The undergraduate economics program considers academic advising as one of its most important responsibilities and is committed to providing students with the opportunity to have meaningful and informative discussions about their academic, intellectual, and career interests with a wide range of advisers and mentors. Identifying the primary degree to pursue should be undertaken as a collaborative process with the program advisers.
At Carnegie Mellon, advising is more than choosing classes. Advising involves helping students match their strengths and interests to the particular contents of a program of study and then continuing to design a balanced and rich undergraduate academic experience that will prepare a student to pursue intellectual, personal, and professional goals. We provide holistic advising and encourage students to develop meaningful relationships with their advisers.
I'm often asked "why economics?" and my reason is quite simple: I enjoy solving puzzles, understanding why individuals and organizations behave as they do, and using
Prior to receiving my doctoral degree in political economy and economics (CMU), I worked as a research assistant and a research associate for the United Nations Economic Commission for Europe's General Economic Analysis Division (Geneva, Switzerland). While an undergraduate student studying mathematics in the U.S. (at CMU) and in Europe (at EPFL, Lausanne, Switzerland), I freelanced as a translator and interpreter. I also translated for NASA and the Swiss Federal Institute of Technology's university press; interpreted at European international congresses; and facilitated for the international media, French secret security, and the Mitterand entourage during former French president Francois Mitterand's visit to Carnegie Mellon University. Since completing my Ph.D. at Carnegie Mellon, I have taught at Dartmouth College and Carnegie Mellon.
I invite all of you, including those who are not considering economics as a major, to stop by my office and introduce yourself.
Kathleen Conway, Ed.S.
I was born and raised in Pittsburgh, but spent several years living and working in Ohio. I earned a bachelor of science in business administration with concentrations in economics and psychology from Youngstown State University, a master of arts in economics from Youngstown State University, and an education specialist post-master's degree in higher education administration from Kent State University.
I am currently working on my doctorate of education at the University of Pittsburgh with a focus on higher education management. My research centers on creating high impact out-of-classroom experiences for undergraduate students that complement their academic coursework. Prior to returning to Pittsburgh to work at Carnegie Mellon, I worked as an adjunct economics faculty member, as a coordinator for tutoring and learning programs, and as a coordinator of first-year orientation programs at a variety of institutions of higher education. I am passionate about partnering with you to create a plan for achieving your academic, professional, and personal goals!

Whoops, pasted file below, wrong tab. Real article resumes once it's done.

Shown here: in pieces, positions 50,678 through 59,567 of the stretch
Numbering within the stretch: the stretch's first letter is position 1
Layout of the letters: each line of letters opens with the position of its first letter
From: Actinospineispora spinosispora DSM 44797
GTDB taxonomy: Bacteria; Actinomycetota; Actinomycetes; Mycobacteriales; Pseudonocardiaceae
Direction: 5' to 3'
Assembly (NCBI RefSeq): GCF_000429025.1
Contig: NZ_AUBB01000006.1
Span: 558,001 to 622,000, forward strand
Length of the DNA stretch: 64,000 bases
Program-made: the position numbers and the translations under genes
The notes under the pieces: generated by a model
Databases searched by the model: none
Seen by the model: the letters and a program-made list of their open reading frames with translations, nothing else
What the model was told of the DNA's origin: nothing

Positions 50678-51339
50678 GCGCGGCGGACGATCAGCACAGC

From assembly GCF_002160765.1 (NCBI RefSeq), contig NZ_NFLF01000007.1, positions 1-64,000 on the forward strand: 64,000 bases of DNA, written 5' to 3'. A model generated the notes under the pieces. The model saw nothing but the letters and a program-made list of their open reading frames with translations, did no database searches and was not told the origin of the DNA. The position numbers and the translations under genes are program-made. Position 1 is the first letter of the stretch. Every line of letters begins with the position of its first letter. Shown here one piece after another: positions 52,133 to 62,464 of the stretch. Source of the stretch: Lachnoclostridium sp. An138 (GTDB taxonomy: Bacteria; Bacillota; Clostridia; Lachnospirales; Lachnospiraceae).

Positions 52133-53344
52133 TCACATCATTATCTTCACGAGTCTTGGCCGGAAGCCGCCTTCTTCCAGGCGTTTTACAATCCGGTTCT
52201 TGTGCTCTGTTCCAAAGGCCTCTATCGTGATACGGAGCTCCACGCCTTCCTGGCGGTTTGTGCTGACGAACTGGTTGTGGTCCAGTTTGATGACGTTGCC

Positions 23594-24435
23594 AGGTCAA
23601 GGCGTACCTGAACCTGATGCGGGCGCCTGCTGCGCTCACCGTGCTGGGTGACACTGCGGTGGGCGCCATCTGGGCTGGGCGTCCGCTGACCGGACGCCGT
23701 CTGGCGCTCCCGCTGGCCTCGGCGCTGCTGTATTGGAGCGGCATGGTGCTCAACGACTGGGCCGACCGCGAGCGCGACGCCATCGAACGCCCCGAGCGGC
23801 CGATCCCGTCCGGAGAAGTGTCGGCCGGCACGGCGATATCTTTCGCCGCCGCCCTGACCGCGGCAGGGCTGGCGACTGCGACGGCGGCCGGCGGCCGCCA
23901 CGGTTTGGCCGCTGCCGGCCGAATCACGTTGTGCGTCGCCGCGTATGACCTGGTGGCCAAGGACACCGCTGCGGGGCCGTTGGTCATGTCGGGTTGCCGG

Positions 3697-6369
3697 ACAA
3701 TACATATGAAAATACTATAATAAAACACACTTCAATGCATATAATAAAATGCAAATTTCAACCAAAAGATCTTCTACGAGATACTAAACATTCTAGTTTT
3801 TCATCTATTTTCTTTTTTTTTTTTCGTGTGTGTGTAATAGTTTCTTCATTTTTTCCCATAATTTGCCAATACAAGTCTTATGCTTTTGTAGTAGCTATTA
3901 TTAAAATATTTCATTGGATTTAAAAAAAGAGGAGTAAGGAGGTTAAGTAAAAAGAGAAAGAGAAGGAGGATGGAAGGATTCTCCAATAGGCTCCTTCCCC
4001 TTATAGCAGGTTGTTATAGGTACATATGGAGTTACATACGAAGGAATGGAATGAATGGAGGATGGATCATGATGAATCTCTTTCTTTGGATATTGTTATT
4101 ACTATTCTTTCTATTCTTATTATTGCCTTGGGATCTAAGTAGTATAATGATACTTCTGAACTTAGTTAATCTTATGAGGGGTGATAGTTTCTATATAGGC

I love exploring Pittsburgh's vibrant neighborhoods, running and biking, traveling, and cooking. My door is always open, and I'm happy to chat with you about any and all aspects of your academic journey!
Emily Half, M.A.
Emily Half is the Deputy Director for the Institute for Politics and Strategy (IPS). She provides strategic support to the director to execute the mission and vision of IPS. Emily advises all undergraduate and graduate students in the Institute for Politics and Strategy.
Emily is dedicated to holistic academic advising and supports her students in their decisions around course selection and degree requirements, study abroad, research opportunities, fellowships and scholarships, internships, and post-graduation opportunities. She is passionate about knowing each and every one of her advisees and their individual passions in order to assist them in developing a network of resources to support their undergraduate, graduate, and post-graduate experiences.
Her goal is to enable their growth as students, scholars, and critical global citizens by presenting them with opportunities and breaking down barriers to success. She is the 2017 recipient of Carnegie Mellon University's Award for Outstanding Contributions to Academic Advising and Mentoring. The Academic Advising Award is intended to recognize a commitment to helping students in selecting courses, focusing and managing research, choosing a major/minor, determining long-term career and personal development goals, and defining and achieving academic goals.
Prior to her work in the Dietrich College, Emily served the university in the division of student affairs in a variety of capacities including study abroad, multicultural programming, and residence life. Emily has been with Carnegie Mellon University since 2000. She has a master's degree in English from Pennsylvania State University and a bachelor's degree in English and Spanish from Bucknell University.